Two years ago, the possibility of a U.S.-Saudi nuclear cooperative agreement that would allow Riyadh to enrich uranium or reprocessing spent fuel now seemed a sure cert. Today, at best, it seems a distant possibility. As Victor Gilinsky and Henry Sokolski write in the piece, "The Nonproliferation Gold Standard: The New Normal?" in Arms Control Today, the gold standard is no longer viewed as extreme, inpractical, or unnecessary. Just the opposite. Not only has Secretary of State Pompeo publicly stated that America wants both Riyad and Tehran to forswear enriching uranium and reprocessing spent fuel, but even the best known boosters of selling Saudi Arabia-U.S. reactors (IP3), now think acceptance of the gold standard is essential. This does not mean that the White House won't seal a deal with Riyad or that Congress will have the strength or will to demand the gold standard, but now opponents of the standard have some explaining to do.  At a minimum, three problems demand attention. First, Saudi Crown Prince Mohammed Bin Salman announced on 60 minutes that he would be willing to violate the Nuclear Nonproliferation Treaty if he thought Iran had acquired a bomb. Second, the murder of Jamal Khashoggi and the Saudi government's attempted cover up raises first order questions about how trustworthy any Saudi nuclear promises might be. Finally, the Kingdom's indiscriminate bombing of Yemen has undermined congressional faith in the Crown Prince's judgement. All of these points have strengthened demands that Riyad adhere to the gold standard. There are other reasons besides, including Israel's opposition to any deal that would allow Riyad to enrich or reprocess.  Of course one can question if it makes sense for any nation in the Middle East to be building large reactors. More recently, the drone attacks against Saudi oil refining plants reinforced already strong apprehensions Middle East nations have about the military vulnerability of nuclear facilities in the region.  At the very least, if there is to be nuclear exports to the Middle East, or to any other state that lacks nuclear weapons, the gold standard provides "welcome protection" and ought to be the new normal.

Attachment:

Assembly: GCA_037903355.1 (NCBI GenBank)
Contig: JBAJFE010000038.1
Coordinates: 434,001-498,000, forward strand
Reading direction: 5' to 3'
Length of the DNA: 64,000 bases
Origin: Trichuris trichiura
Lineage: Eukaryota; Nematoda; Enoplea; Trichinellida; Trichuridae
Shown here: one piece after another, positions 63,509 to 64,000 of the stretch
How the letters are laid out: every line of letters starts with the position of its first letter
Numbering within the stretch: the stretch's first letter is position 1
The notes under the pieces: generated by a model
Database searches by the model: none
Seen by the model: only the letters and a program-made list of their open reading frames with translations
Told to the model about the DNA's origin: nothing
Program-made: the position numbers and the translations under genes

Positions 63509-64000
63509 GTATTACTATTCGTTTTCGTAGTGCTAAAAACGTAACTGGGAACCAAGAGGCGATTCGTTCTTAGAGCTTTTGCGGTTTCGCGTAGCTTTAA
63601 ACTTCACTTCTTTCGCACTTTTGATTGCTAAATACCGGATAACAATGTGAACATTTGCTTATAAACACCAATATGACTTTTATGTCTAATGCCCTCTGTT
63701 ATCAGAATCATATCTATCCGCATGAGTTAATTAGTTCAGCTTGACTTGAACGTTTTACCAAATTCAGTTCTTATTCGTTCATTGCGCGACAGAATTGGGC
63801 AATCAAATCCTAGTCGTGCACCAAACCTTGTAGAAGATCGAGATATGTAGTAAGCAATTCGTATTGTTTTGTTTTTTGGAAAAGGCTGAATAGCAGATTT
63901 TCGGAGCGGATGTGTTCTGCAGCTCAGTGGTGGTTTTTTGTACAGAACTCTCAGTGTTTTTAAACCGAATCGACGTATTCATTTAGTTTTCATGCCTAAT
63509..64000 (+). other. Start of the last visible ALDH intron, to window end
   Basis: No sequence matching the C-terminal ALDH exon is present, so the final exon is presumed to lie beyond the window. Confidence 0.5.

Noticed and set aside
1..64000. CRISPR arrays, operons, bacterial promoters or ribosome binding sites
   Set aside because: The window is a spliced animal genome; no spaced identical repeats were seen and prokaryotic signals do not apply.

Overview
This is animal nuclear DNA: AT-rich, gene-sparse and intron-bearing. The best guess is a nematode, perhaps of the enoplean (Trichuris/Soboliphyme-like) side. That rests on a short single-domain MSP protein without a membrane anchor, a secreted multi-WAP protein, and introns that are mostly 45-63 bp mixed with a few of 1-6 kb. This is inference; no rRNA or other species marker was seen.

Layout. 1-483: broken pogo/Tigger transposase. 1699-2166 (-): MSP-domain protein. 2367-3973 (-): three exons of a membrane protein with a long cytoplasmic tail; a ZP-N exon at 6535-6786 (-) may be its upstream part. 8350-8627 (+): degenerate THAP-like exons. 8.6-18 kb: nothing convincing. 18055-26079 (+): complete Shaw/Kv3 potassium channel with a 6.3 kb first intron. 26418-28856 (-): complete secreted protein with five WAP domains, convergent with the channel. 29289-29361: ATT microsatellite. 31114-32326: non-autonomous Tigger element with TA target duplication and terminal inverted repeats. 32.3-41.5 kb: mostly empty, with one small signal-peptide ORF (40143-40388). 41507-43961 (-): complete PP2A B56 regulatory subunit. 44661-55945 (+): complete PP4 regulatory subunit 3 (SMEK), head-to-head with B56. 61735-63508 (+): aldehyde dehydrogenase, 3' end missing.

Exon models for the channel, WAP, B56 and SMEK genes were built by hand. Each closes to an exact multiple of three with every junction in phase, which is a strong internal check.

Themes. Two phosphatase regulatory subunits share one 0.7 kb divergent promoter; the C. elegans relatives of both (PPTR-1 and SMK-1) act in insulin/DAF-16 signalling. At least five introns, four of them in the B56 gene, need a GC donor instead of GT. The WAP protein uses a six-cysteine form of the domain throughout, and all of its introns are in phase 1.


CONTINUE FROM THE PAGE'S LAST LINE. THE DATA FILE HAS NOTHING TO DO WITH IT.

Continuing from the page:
Articles
Sep 23, 2019 Victor Gilinsky at UC San Diego: "1979 Israel Nuclear Test?"
On September 23, 2019, NPEC sent Program Advisor, Victor Gilinsky to give a public lecture at UC San Diego, "1979 Israel Nuclear Test?"
Presentations; Audio & Video
Sep 22, 2019 How the 1979 Nuclear Flash Might Test Us Yet
September 22nd marked the 40th anniversary of a series of nuclear tests conducted off the coast of South Africa. Israel has long been suspected of being responsible for these tests. When these tests occured, the Carter administration was eager to deflect intelligence that confirmed they were nuclear and that suggested Israel was behind them. Since then, more information has been released making it all but impossible to deny Israel's culpability. Foreign Policy has published six pieces laying out the latest evidence. Included in those six is my own essay, "How the 1979 Flash Might Test Us Yet". In it, I explain the legal, nuclear proliferation, and diplomatic implications of the United State's unwillingness to confirm Israel's violation of the Limited Test Ban Treaty, which Israel signed and ratified. In fact, it is now illegal for U.S. officials to discuss this matter: They are all subject to a federal gag order. For a variety of reasons that I lay out in my piece, it's in everyone's interest that this order be rescinded.
Op-Eds & Blogs